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Imported Material

In 1981 at the Borg Heights the local farmer found pieces of broken glass and pottery-shards (shards of ceramic jugs) from central-Europe reckoned to be more than 1000 years old. Such artifacts were previously unknown in Norway, and show contact with the Continent.

In Norway, imported artefacts similar to those from Borg have only been found at Kaupang in the South.

Excavations from 1986-1989 revealed shards of imported glass vessels of the Late Iron Age, a material found only once north of the Arctic Circle. Together with the glass, the first example of imported pottery from this period was found. These artefacts are regarded as indications of high social status and of long-distance connections. Thus, from the beginning, Borg was regarded as a possible chieftain's farm, and therefore a central place. This theory is supported with the occurrence of large boat-house foundations at Borg.

It is probable that the artefacts imported from the Continent and from the British Isles can be regarded as symbols of power and prestige. Still, it is difficult to decide whether the objects reached Borg as exchange of gifts or within the framework of trade. Anyway it seems more likely that these items came to Borg through a very long span of time, from the sixth to the tenth century.

This tiny filigreed work of art in gold is perhaps the tip of a priest's pointer, used to turn the pages of sacred scriptures. The artifact shows first-class craftsmanship.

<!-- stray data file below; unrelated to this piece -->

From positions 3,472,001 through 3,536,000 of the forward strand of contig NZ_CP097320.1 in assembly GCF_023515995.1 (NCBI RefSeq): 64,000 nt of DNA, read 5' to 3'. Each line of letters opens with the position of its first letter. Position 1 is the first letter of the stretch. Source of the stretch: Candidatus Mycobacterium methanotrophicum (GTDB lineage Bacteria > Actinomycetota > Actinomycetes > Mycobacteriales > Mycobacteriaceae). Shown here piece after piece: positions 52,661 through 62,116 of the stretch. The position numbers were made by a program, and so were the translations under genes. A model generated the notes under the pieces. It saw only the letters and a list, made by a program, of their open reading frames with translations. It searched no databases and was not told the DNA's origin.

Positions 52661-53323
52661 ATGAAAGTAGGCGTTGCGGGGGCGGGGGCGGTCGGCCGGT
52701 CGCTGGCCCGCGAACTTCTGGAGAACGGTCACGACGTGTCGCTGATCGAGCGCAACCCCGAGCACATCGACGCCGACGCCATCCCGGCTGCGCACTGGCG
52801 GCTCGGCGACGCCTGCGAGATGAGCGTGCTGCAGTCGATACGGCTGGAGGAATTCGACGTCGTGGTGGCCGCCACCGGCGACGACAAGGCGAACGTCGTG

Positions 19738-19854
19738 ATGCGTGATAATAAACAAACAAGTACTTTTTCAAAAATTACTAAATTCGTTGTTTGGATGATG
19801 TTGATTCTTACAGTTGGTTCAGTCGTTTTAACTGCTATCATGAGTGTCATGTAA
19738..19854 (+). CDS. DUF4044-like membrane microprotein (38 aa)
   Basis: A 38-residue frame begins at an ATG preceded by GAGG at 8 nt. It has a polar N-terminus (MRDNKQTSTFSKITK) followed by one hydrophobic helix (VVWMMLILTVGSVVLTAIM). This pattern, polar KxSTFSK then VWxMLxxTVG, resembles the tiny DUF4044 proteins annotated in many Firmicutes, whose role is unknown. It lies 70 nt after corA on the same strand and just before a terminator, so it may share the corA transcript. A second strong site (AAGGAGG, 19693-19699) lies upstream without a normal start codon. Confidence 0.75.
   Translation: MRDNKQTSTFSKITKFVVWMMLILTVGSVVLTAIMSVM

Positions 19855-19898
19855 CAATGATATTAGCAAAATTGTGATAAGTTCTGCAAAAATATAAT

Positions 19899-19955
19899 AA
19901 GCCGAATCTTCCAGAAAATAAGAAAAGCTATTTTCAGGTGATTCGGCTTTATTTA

Bird in amber, probably a pendant for a necklace or an amulet. Both jet and amber were valuable raw materials, to a varying extent indicating social status. Amber was imported from the Baltic area.

The neck of the bird is bent backwards, thus forming a circle between neck and body, in which the bird balances. This possibly indicates that it was used as a pendant, like many other small sculptures.

 

photo
beads
Beads from the continent

Imported glass-vessel

glass vessel

Tating-ware jug. These jugs are often decorated with a cross. They might have been used in connection with ritual hand-washing during the Christian service. Christianity had already gained a stronghold in other parts of Europe.

But what was the jug being used for at Borg? Ritually in the pagan cult, as a status symbol, or was it just an exotic wine-jug?

 

 

Mayo - Vestvågøy - Mid-Argyll

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